UC Nephrology director addresses acute kidney injury as journal guest editor
Charuhas Thakar, MD, professor and director of the Division of Nephrology, Kidney CARE (Clinical Advancement, Research and Education) Program in the Department of Internal Medicine at the UC College of Medicine is featured as the guest editor for the July 2017 edition of the Advances in Chronic Kidney Disease (ACKD) Journal, a journal of the National Kidney Foundation (NKF).
In September 2016, Thakar was invited by Jerry Yee, MD, the editor-in-chief of ACKD, to be the guest editor for an upcoming issue of the journal which is published bi-monthly. Thakar developed a theme focusing on acute kidney injury (AKI), an acute worsening of kidney function when a patient is seriously ill.
"AKI affects one in three hospitalizations, and is associated with high morbidity and mortality in these patients," says Thakar. "Typically, AKI occurs from a variety of biological reasons including heart failure, liver failure, hypoperfusion and low blood pressure. Approximately 30 percent of AKI occurs in perioperative settings as different types of surgeries can result into a stress or an insult to the kidneys leading to kidney dysfunction."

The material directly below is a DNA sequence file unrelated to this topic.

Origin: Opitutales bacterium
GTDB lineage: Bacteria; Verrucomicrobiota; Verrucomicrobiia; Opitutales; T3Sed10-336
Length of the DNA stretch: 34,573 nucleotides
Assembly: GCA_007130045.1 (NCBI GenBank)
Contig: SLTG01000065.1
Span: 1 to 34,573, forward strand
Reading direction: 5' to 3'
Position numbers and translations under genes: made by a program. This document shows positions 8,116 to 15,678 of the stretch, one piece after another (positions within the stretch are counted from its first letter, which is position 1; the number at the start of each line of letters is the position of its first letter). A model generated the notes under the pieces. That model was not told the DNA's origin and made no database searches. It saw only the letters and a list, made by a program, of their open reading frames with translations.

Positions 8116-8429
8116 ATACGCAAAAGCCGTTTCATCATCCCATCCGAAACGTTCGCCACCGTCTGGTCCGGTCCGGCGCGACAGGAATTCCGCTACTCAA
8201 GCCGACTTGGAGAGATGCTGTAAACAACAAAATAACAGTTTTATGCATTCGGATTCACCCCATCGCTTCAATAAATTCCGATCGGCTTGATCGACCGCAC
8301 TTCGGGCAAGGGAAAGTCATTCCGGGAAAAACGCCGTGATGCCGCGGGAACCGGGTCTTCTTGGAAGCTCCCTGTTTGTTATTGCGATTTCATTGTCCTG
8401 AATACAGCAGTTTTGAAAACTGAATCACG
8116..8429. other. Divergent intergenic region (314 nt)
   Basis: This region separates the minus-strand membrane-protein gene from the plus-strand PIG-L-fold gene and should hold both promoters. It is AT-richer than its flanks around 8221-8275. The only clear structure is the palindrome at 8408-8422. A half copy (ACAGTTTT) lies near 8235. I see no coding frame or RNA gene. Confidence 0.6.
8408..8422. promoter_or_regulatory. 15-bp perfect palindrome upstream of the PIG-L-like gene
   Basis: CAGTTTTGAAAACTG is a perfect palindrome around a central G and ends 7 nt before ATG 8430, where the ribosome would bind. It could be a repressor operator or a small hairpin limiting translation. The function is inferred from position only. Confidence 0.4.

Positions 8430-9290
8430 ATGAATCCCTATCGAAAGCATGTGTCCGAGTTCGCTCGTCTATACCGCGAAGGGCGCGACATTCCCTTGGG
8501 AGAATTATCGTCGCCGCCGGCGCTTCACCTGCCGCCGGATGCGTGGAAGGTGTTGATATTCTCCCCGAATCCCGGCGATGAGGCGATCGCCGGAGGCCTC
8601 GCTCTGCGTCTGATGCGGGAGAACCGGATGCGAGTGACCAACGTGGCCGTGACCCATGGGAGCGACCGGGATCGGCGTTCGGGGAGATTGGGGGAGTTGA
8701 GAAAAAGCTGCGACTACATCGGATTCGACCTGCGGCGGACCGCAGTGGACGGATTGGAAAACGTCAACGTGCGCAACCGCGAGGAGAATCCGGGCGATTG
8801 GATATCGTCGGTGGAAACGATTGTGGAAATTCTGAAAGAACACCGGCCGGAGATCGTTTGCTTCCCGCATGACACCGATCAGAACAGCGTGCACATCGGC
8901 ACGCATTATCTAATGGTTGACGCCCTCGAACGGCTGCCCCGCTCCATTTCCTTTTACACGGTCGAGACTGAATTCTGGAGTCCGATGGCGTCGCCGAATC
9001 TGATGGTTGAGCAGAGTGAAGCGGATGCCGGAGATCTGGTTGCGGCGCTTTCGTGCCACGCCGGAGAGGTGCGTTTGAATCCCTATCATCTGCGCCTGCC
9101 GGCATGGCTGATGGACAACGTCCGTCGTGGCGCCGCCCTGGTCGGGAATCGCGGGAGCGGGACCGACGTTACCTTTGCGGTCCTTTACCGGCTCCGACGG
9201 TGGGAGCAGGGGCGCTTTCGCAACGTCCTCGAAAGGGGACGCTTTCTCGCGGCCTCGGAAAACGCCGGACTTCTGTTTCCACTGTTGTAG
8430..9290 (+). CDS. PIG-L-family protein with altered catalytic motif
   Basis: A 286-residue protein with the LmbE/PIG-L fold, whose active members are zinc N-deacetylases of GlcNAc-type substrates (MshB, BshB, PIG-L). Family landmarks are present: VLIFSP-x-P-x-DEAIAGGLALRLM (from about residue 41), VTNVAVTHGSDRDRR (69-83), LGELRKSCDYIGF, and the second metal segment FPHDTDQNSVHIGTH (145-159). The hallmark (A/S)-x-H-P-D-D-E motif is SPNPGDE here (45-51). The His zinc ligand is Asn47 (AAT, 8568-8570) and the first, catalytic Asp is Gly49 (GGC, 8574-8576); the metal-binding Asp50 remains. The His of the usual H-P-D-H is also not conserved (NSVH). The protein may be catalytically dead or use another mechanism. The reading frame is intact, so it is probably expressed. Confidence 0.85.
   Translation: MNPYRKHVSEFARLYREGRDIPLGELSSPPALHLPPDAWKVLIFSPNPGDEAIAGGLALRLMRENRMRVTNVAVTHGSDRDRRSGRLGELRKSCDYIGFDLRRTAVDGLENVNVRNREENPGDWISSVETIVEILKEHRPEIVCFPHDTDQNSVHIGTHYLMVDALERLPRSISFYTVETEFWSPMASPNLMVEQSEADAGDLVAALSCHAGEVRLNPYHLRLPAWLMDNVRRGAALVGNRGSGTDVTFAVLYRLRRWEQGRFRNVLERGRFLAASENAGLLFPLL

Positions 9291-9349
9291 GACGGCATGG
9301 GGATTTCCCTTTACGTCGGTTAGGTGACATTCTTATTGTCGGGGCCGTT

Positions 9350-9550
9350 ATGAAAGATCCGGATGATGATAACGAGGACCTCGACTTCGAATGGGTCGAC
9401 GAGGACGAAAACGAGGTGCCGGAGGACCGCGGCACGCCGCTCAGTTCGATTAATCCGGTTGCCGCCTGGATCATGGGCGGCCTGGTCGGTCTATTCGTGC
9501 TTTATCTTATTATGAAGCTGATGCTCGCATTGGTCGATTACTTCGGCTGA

One of the major challenges in treating AKI, according to Thakar, is that a "silver bullet" treatment for AKI doesn't exist. He says there have been many trials recently showing treatments and strategies that are not effective, prompting him to take a more proactive look at this issue to either prevent AKI or to mitigate its severity.
"Instead of saying which trials haven't worked, I wanted people to think about what are renal safe options while we deliver complex care to patients in 2017," Thakar says.
Thakar reached out to a variety of experts in the nephrology community to contribute to the journal, requesting that they approach the AKI topic with his viewpoint in mind. The July issue of ACKD features 10 articles written by 11 authors selected by Thakar and Yee, covering a wide range of issues around AKI.
"I was very careful in choosing the authors," says Thakar. "They either had to be someone who has written a large amount of work on that topic, or has a position or a title that has strong credibility associated with the topic."
Thakar, who also wrote the issue's editorial, "Acute Kidney Injury: A Paradigm in Quality and Patient Safety," says he is confident that his goal of taking a patient-centric view of AKI from a "30,000 foot" perspective was met.
"I wanted to highlight to the nephrology community through this issue that we need to not simply view it as a disease that impacts the patient but also as a systems quality issue that actually affects the health care system in general," Thakar says. "So the entire health care system either suffers or does really well if your culture and processes are geared toward having fewer patients develop AKI."